The top executives at large US companies are paid 278 times more than their company’s workers and the gap continues to widen, according to a study published Wednesday.
Average CEO compensation at the 350 largest US firms in 2018 was $17.2 million a year, including stock options, which generally account for two-thirds of their pay packages, according to a study by the Economic Policy Institute.
The gap between CEO and workers has soared from 58-to-1 in 1989 and 20-to-1 in 1965, according to EPI, a nonpartisan think tank that focuses on issues facing low- and middle-income workers.
From 1978 to 2018, CEO compensation has increased by more than 1,000 percent — with increasingly rich stock awards — while worker pay has risen just under 12 percent.
“This escalation of CEO compensation, and of executive compensation more generally, has fueled the growth of top 1.0% and top 0.1% incomes, leaving less of the fruits of economic growth for ordinary workers and widening the gap between very high earners and the bottom 90%,” the study said.
“The economy would suffer no harm if CEOs were paid less (or taxed more).”
And the study said the pay inflation “does not reflect rising value of skills, but rather CEOs’ use of their power to set their own pay. And this growing power at the top has been driving the growth of inequality in our country.”
The Lagos State Government has declared Friday a work-free day for its workers to enable them collect their Permanent Voter Cards (PVC).
The State Governor, Mr. Babatunde Fashola, enjoined private sector employers to release their workers early to enable those who are yet to collect their PVC to do so in their various polling units.
The Head of Service in the state, Mrs. Oluseyi Williams, gave the directive in a statement that the State Government was desirous of ensuring that all public servants in the state participate in the voting process, adding that they should take the opportunity to go out and collect their PVC at their polling units.
Enjoining private sector employers to release their workers early today for the same purpose, Governor Fashola said “The prosperity and the brighter rewarding future that we all seek, for ourselves and our children over the next four years, would be determined by what we do in the next few days.”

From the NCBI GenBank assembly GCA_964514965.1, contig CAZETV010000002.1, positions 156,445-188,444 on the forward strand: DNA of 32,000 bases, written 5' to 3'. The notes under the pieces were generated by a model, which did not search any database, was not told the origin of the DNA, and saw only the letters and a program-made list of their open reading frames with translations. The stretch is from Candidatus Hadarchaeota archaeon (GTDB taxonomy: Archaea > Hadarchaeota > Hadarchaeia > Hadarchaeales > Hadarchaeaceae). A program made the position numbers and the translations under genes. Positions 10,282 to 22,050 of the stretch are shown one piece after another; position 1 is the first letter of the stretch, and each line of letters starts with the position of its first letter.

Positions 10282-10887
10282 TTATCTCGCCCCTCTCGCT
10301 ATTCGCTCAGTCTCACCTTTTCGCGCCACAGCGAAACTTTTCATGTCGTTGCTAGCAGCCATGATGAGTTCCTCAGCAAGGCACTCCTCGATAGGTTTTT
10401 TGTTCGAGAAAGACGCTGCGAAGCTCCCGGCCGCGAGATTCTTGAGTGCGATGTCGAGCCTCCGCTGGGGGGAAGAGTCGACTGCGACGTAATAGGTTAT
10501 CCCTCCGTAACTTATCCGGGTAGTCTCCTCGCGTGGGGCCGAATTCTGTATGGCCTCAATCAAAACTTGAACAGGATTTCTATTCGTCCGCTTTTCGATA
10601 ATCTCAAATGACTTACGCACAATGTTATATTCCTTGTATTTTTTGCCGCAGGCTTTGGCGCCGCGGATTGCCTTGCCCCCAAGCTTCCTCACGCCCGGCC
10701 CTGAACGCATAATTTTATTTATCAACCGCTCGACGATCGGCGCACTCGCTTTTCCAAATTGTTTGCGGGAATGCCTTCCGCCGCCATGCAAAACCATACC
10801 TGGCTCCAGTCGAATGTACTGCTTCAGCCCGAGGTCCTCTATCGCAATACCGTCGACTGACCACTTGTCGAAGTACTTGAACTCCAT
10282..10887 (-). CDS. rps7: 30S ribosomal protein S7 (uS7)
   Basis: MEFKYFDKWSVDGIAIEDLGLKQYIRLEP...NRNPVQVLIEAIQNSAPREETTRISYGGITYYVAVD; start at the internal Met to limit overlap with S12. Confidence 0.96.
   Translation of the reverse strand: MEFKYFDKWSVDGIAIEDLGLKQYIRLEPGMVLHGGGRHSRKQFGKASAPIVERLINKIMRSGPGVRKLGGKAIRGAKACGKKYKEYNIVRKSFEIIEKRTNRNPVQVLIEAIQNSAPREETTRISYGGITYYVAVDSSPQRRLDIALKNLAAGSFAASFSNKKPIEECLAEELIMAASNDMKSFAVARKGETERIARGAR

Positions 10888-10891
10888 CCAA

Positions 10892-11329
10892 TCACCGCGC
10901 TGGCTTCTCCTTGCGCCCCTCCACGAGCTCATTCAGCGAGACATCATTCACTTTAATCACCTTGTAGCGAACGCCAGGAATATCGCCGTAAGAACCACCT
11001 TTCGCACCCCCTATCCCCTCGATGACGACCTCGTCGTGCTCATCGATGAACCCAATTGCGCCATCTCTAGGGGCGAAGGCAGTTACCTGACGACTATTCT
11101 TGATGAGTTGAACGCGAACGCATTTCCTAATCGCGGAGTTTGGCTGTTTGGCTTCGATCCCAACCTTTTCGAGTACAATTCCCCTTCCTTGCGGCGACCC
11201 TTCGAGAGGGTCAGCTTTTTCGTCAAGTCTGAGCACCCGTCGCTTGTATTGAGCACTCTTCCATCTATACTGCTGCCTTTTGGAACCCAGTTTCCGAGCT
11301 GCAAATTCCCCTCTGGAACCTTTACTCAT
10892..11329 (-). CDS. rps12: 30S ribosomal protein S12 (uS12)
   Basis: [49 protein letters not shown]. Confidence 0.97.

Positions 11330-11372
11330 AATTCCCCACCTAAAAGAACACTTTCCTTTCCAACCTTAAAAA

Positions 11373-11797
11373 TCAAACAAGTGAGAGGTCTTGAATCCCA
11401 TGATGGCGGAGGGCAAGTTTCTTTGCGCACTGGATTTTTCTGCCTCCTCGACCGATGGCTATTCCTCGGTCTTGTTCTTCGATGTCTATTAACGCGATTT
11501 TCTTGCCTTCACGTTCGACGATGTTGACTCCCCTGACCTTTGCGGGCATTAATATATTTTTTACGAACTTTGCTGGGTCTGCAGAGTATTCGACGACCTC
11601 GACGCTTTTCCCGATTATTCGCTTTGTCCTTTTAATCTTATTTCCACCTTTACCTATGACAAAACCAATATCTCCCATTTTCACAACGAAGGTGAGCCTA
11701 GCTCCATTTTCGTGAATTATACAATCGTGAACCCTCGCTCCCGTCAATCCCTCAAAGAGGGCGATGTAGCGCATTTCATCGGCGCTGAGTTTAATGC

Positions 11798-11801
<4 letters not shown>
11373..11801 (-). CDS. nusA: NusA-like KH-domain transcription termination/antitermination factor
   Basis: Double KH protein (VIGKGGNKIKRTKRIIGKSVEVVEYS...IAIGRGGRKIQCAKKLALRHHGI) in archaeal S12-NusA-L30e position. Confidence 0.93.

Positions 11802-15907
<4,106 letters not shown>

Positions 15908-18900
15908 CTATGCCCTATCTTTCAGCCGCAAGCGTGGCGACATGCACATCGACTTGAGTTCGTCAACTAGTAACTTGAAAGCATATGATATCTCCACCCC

He added, “No sacrifice could be too much a price to secure a better future over the next four years and beyond.”
The Governor noted that in order for democracy to be truly representative, it must be participatory.
He also stressed that such participation confers eligibility and imposes a duty on all the citizens from 18 years and above to vote in the elections even as it also enables them to have a say in the elections.
The Lagos State Government has dismissed the allegation of non-implementation of the National Minimum Wage policy in the state as a display of ignorance by the opposition, asserting that Lagos was the first to implement the policy among the 36 states of the Federation.
The governorship candidate of the Peoples Democratic Party (PDP) in the State, Mr. Jimi Agbaje, was quoted recently in some national dailies as alleging that the Lagos State Government was yet to implement the National Minimum Wage policy of the Federal Government.
In a statement signed by the Commissioner for Information and Strategy, Mr. Aderemi Ibirogba, he described the allegation as another display of bold ignorance by the PDP governorship candidate, explaining that the issue of minimum wage was settled on Tuesday February 7, 2011, when the State Government signed an agreement with the 14 approved labour unions in the State Civil Service.
The agreement, brokered by the then Commissioner for Establishment and Training, Mr. Jide Sanwoolu, the Statement said, increased the minimum wage of the lowest paid worker in the employment of the government by 69.6 percent which is a 7.6 percent increase over the Federal Government approved National Minimum Wage.
The statement enjoined the PDP governorship candidate to always endeavor to verify his “facts” before going public, adding that doing so would save him the continued public display of ignorance of the workings of the very government he is striving to head.